Drafting the Complaint
You start a lawsuit by filing a complaint. In some circumstances, you file a petition or a motion.
The court has several complaint forms that you may use in drafting your complaint. The forms are available online and at the Pro Se Intake Unit. You may also write your own complaint without using a court form.
All complaints must be in English on 8-1/2” x 11” paper and include:
- a caption with the court’s name,
- the title “COMPLAINT” next to the caption,
- a statement of jurisdiction,
- claims in numbered paragraphs, each limited as far as practicable to a single set of facts,
- the relief sought,
- the words “JURY TRIAL DEMANDED” if you want the case decided by a jury at trial,
- your signature, address, e-mail address, and telephone number.
Complaints and all other documents submitted for filing must comply with Federal Rule of Civil Procedure 11 (Signing Pleadings, Motions, and Other Papers; Representations to the Court; Sanctions).
Filing and Serving the Complaint
Once you have drafted your complaint, you must submit it either in person or by mail to the Pro Se Intake Unit, along with the filing fees or an application to proceed without prepayment of fees (in forma pauperis). Prisoners must also include a Prisoner Authorization form.
If you pay the filing fees, you must submit a completed summons to the Pro Se Intake Unit for the clerk to sign, seal, and issue. See Federal Rule of Civil Procedure 4(b). Once the summons is issued, you must follow the procedures in Federal Rule of Civil Procedure 4 to serve the summons and complaint.
If you request permission to proceed without prepayment of fees and your request is granted, the ProSe Intake Unit will complete and issue a summons only if the assigned judge directs it to do so in an order of service.
Keeping Your Address Updated
All litigants, including pro se litigants, are required to let the court and other parties to the lawsuit know if their contact information changes. This is to make sure that all case filings can be sent to the correct mail (or email) address. For this reason, you must inform the Pro Se Intake Unit in writing of any change to your contact information.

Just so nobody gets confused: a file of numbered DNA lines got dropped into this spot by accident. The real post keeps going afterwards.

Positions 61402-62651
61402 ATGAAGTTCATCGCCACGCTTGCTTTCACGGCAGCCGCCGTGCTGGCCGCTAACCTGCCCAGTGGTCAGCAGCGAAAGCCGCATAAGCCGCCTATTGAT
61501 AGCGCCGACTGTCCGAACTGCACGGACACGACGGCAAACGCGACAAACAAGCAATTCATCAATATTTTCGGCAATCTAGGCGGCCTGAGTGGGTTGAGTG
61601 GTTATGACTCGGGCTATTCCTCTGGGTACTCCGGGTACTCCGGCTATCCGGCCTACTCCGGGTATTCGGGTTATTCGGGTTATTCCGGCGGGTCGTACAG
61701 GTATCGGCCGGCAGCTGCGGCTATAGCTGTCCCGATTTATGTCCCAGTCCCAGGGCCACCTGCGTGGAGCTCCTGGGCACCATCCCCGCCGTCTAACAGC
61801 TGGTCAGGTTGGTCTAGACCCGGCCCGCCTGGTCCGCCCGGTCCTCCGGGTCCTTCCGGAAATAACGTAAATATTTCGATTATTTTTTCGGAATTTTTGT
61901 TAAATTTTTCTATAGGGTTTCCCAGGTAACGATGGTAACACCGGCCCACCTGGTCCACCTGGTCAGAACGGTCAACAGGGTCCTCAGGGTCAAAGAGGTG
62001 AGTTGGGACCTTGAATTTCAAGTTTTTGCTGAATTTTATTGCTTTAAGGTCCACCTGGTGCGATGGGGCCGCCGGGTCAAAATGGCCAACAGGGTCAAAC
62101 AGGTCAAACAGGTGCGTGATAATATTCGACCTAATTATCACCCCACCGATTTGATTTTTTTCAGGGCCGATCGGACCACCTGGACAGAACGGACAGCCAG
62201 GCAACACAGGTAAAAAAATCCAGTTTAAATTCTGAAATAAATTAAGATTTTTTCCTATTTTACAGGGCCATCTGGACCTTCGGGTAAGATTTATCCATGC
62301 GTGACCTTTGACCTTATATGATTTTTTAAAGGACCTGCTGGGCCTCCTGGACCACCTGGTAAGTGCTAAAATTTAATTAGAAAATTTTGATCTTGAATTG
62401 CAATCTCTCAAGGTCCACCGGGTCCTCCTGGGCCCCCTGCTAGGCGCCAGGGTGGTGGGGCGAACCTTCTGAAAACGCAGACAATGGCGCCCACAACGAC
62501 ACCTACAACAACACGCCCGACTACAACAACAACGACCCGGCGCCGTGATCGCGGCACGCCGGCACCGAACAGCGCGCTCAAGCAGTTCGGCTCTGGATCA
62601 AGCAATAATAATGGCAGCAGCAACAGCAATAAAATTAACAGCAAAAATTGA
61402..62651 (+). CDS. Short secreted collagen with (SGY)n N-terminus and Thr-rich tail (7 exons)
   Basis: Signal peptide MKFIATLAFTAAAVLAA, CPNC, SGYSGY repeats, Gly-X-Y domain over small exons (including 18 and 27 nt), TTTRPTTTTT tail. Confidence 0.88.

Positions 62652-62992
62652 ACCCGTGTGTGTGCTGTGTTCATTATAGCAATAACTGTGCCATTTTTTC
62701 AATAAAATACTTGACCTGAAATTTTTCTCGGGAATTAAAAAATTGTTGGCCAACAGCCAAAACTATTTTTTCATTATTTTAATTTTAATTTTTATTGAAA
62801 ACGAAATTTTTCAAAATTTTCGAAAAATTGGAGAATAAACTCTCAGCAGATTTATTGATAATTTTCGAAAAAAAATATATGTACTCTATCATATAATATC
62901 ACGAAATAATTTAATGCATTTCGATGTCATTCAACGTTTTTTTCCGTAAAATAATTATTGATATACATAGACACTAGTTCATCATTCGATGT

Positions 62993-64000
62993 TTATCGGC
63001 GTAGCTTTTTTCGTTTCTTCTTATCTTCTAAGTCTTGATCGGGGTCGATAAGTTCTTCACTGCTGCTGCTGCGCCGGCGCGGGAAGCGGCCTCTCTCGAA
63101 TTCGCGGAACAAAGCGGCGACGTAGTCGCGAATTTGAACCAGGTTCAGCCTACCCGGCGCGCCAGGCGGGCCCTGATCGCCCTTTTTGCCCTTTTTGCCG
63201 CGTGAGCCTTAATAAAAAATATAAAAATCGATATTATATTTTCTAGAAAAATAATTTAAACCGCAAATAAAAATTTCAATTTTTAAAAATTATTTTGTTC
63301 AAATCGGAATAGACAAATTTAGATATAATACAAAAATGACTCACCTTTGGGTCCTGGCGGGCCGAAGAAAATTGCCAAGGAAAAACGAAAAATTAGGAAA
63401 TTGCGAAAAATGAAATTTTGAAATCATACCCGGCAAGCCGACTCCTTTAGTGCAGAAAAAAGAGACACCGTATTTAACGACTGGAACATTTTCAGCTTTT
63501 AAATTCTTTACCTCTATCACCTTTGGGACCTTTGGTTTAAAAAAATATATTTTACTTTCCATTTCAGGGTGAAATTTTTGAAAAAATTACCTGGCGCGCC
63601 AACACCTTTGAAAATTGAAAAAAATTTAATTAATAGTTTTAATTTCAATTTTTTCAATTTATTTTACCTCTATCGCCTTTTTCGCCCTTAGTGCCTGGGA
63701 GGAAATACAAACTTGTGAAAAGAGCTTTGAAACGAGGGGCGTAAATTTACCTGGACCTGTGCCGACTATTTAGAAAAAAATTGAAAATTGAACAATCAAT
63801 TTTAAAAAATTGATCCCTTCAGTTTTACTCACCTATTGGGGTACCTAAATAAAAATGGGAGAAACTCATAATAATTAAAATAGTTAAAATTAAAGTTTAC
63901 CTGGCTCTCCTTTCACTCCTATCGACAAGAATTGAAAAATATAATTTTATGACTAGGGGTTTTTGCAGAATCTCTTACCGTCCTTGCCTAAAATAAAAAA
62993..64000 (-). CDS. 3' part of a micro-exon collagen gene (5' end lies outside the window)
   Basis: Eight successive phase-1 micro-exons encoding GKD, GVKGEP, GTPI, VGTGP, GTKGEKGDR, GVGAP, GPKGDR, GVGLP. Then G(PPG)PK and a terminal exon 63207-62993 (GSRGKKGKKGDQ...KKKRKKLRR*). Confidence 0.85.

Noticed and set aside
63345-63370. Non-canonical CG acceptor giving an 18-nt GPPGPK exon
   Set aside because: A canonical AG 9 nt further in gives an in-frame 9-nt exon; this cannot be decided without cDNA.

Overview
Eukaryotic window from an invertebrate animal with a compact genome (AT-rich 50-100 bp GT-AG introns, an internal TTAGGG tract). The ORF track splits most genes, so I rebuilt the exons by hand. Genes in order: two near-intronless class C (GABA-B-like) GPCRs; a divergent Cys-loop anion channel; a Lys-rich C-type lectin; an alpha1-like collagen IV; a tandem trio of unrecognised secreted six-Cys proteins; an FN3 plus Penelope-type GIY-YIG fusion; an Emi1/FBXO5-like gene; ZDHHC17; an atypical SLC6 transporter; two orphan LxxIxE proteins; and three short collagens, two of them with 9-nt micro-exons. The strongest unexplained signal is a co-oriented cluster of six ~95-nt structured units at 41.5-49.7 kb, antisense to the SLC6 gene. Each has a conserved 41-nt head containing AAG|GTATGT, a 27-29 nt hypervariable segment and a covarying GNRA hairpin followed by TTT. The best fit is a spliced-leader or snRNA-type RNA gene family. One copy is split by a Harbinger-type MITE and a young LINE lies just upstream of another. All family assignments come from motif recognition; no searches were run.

Representing Yourself in Federal Court (Pro Se)
Role of the Pro Se Intake Unit
The Pro Se Intake Unit acts as a central resource for the Southern District of New York on all prose matters.
The Pro Se Intake Unit has two primary functions:
- To accept papers submitted by pro se litigants beginning with the filing of a pleading to start an action and ending with the filing of a notice of appeal.
- To provide procedural assistance to pro se litigants appearing in the Southern District of New York.
Papers Submitted by Pro Se Litigants
By standing order of the Court, all papers from pro se litigants must be submitted directly to the Pro Se Intake Unit. All papers submitted after the assignment of a judge and case number (also called a docket number) must contain the title or caption of the action and the docket number followed by the judge’s initials. The papers will be checked for compliance with the Federal Rules of Civil Procedure and if in order, will be scanned and docketed on the ECF system. The Notice of Electronic Filing (NEF) sent in conjunction with such ECF filings constitutes service upon all other Filing Users (one who has permission to file electronically) and Receiving Users (one who has registered to receive notice from the court by electronic mail). Attorneys and other pro se parties who are not Filing or Receiving Users must be served with a paper copy of any document filed with the Court.
Procedural Assistance to Pro Se Litigants
Staff in the Pro Se Intake Unit may assist pro se litigants by explaining Court procedures and filing requirements. However, they are not permitted to give advice on legal strategy, to represent litigants in court, or to participate in any discussion with pro se litigants regarding the merits of a particular case. (28 U.S.C. § 955 states that “The clerk of each court and his deputies and assistants shall not practice law in any court of the United States.”) Additionally, staff may not calculate deadlines, draft papers, fill out forms, serve papers, act as interpreters, or notarize documents.
The Pro Se Intake Unit also has a number of forms, instructions, and manuals that it provides to the public upon request.
Questions regarding this Court’s procedures should be directed to the Pro Se Intake Unit either by telephone, by mail, or in-person during normal business hours. Questions regarding the Court procedures submitted to the Court’s webmaster will not be answered.
For more information on serving legal papers, contact Undisputed Legal our New York City Process Service department at (800) 774-6922. Representatives are available Monday-Friday 8 am – 8 pm EST. If you found this article helpful, please consider donating. Thank you for following our blog, A space dedicated to bringing you news on breaking legal developments, interesting articles for law professionals, and educational material for all. We hope that you enjoy your time on our blog and revisit us! We also invite you to check out our Frequently Asked Questions About Process Servers.